The Greeks regarded lions as guardians of palaces, entrances and shrines (such as the Lion Gate in Mycenae) and as protectors of the hearth and home. In ancient Greek mythology, lions were also associated with Artemis and other Greek gods and goddesses as they would be used to pull their chariots.
The lion was a symbol of courage and protection, and also represents strength, royalty, authority and power.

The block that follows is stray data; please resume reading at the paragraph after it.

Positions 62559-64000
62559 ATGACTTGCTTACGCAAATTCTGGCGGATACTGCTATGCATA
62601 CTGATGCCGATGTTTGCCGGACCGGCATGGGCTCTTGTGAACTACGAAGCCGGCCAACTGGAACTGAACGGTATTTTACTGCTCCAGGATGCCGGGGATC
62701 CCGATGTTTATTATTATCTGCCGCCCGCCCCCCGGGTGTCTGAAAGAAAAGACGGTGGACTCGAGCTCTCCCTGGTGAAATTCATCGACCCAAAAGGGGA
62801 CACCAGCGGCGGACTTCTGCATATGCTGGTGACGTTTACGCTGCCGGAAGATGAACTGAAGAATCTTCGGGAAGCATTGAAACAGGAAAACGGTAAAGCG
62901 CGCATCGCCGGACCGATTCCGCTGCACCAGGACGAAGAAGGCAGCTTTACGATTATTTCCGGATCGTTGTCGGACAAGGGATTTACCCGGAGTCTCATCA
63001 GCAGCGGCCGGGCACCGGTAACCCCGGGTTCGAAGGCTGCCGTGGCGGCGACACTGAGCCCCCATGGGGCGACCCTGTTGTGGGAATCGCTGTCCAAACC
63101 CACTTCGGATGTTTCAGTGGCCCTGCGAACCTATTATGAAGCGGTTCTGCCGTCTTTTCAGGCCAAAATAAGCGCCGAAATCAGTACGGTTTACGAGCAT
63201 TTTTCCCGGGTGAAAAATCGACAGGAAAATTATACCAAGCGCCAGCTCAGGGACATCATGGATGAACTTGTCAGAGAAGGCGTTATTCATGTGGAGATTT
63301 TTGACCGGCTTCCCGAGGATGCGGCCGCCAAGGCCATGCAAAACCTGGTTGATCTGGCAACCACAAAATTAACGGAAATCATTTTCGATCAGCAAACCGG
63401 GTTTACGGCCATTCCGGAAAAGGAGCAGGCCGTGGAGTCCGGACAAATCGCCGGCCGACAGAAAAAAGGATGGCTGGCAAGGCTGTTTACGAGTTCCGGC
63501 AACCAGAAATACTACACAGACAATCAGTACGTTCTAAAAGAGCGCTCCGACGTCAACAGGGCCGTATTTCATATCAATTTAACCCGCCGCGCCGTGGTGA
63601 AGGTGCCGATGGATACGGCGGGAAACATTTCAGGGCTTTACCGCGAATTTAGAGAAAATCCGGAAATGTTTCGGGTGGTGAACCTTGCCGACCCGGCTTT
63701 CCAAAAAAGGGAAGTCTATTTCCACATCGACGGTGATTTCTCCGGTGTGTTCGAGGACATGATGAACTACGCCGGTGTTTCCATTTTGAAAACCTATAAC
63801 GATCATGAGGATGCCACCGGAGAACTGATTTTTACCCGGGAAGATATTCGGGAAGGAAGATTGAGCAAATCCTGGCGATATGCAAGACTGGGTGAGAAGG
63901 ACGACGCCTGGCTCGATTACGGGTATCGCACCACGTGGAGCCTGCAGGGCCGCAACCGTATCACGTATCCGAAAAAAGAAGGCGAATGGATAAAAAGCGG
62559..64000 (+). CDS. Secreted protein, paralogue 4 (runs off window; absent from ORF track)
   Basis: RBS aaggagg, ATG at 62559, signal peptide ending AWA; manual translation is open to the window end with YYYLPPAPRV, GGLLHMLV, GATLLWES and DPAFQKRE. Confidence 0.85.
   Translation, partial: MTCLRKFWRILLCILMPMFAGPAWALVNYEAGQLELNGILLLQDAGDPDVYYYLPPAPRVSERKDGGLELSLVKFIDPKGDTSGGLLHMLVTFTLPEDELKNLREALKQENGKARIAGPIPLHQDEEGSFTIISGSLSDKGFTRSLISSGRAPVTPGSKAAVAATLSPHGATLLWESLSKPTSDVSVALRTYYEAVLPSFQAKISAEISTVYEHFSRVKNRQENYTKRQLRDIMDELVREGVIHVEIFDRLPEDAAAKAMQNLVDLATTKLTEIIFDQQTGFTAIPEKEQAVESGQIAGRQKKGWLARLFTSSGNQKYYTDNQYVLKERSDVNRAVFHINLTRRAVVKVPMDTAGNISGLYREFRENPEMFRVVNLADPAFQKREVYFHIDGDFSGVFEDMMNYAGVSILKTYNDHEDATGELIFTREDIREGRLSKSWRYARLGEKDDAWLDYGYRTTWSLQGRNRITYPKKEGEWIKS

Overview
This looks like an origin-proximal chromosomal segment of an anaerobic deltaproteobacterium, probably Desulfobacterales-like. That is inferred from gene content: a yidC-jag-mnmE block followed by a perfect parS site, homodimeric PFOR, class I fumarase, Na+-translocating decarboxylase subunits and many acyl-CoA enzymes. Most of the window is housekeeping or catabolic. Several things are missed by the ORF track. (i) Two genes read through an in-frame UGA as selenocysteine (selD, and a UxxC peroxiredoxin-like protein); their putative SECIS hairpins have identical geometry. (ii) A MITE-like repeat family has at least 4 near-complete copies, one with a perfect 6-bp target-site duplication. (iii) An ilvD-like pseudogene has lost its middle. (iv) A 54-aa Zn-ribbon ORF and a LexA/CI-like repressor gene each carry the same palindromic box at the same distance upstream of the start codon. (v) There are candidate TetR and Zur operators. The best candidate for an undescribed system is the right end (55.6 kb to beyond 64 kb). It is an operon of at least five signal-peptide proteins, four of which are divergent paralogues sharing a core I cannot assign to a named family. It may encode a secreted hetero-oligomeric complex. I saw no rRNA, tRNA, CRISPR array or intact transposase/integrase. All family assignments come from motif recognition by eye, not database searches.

In Homer's Iliad and Odyssey, heroes such as Achilles and Hektor are compared with lions at moments of extreme passion and power. Herakles, in the first of his 12 labours, overcame the hitherto invincible Nemean lion and thereafter wore the impenetrable lionskin by which he is so often recognised on Greek pottery and sculpture.